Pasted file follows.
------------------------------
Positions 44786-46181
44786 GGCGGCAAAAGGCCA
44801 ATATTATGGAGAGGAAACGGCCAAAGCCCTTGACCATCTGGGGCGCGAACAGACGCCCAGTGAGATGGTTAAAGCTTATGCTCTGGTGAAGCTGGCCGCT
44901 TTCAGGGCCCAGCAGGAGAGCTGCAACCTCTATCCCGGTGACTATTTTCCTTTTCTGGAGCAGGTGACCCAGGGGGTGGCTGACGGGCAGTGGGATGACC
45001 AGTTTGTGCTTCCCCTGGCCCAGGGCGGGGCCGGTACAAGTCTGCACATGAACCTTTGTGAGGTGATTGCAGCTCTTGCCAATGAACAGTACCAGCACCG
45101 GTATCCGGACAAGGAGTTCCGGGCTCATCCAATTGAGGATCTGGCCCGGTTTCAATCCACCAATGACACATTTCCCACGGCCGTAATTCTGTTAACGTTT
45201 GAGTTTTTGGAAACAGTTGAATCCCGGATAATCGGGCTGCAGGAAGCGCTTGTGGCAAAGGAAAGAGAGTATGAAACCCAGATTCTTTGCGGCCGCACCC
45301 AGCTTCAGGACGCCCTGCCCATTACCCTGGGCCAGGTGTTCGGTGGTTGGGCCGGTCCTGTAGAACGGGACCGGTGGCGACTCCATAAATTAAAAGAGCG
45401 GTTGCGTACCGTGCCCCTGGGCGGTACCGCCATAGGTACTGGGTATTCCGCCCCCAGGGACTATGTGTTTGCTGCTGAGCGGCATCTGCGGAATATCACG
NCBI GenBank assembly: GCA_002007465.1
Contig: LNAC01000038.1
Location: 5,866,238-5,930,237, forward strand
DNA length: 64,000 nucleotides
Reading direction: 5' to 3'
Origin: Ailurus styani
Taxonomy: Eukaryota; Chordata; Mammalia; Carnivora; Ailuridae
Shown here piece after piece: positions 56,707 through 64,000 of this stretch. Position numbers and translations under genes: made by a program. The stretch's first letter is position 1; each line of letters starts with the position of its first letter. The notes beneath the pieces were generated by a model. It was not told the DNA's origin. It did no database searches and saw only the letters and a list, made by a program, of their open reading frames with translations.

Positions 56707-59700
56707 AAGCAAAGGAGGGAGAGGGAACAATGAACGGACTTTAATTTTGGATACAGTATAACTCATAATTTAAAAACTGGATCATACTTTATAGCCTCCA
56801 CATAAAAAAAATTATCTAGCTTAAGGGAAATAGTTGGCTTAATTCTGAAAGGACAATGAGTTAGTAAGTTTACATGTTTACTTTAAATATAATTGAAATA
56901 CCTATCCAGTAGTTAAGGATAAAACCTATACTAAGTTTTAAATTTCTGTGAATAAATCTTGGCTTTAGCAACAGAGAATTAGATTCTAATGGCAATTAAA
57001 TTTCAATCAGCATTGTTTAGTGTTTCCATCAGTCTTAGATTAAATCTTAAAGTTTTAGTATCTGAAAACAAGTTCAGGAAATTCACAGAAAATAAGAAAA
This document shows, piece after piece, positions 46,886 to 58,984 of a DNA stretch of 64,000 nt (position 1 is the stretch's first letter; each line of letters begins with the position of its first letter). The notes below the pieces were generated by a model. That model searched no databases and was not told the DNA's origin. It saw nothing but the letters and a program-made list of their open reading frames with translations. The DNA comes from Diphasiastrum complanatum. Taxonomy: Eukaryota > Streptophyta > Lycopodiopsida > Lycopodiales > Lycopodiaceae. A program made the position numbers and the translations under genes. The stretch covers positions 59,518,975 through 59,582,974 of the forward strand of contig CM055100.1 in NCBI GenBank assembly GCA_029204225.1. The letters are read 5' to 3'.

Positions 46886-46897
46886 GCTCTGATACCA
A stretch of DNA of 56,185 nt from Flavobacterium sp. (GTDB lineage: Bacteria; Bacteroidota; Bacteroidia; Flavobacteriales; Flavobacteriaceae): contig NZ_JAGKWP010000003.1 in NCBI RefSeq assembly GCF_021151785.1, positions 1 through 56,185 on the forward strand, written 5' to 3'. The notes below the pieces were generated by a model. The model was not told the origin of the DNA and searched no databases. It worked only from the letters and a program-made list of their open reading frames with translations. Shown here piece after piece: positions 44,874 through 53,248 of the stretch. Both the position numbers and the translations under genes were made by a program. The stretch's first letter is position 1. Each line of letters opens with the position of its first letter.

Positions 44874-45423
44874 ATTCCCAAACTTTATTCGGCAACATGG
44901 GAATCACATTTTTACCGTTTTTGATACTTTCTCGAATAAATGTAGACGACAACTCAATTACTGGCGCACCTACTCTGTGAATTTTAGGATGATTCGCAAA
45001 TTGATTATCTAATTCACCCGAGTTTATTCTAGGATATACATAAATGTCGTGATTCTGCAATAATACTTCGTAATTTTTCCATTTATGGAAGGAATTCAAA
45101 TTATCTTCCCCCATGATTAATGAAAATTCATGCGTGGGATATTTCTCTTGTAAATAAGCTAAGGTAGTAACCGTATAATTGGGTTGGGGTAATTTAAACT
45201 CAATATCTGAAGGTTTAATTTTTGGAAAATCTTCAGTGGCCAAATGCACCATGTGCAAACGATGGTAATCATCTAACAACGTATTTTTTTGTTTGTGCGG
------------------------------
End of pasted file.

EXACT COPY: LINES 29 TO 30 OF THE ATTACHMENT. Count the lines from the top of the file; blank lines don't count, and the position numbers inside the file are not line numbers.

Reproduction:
44901 GAATCACATTTTTACCGTTTTTGATACTTTCTCGAATAAATGTAGACGACAACTCAATTACTGGCGCACCTACTCTGTGAATTTTAGGATGATTCGCAAA
45001 TTGATTATCTAATTCACCCGAGTTTATTCTAGGATATACATAAATGTCGTGATTCTGCAATAATACTTCGTAATTTTTCCATTTATGGAAGGAATTCAAA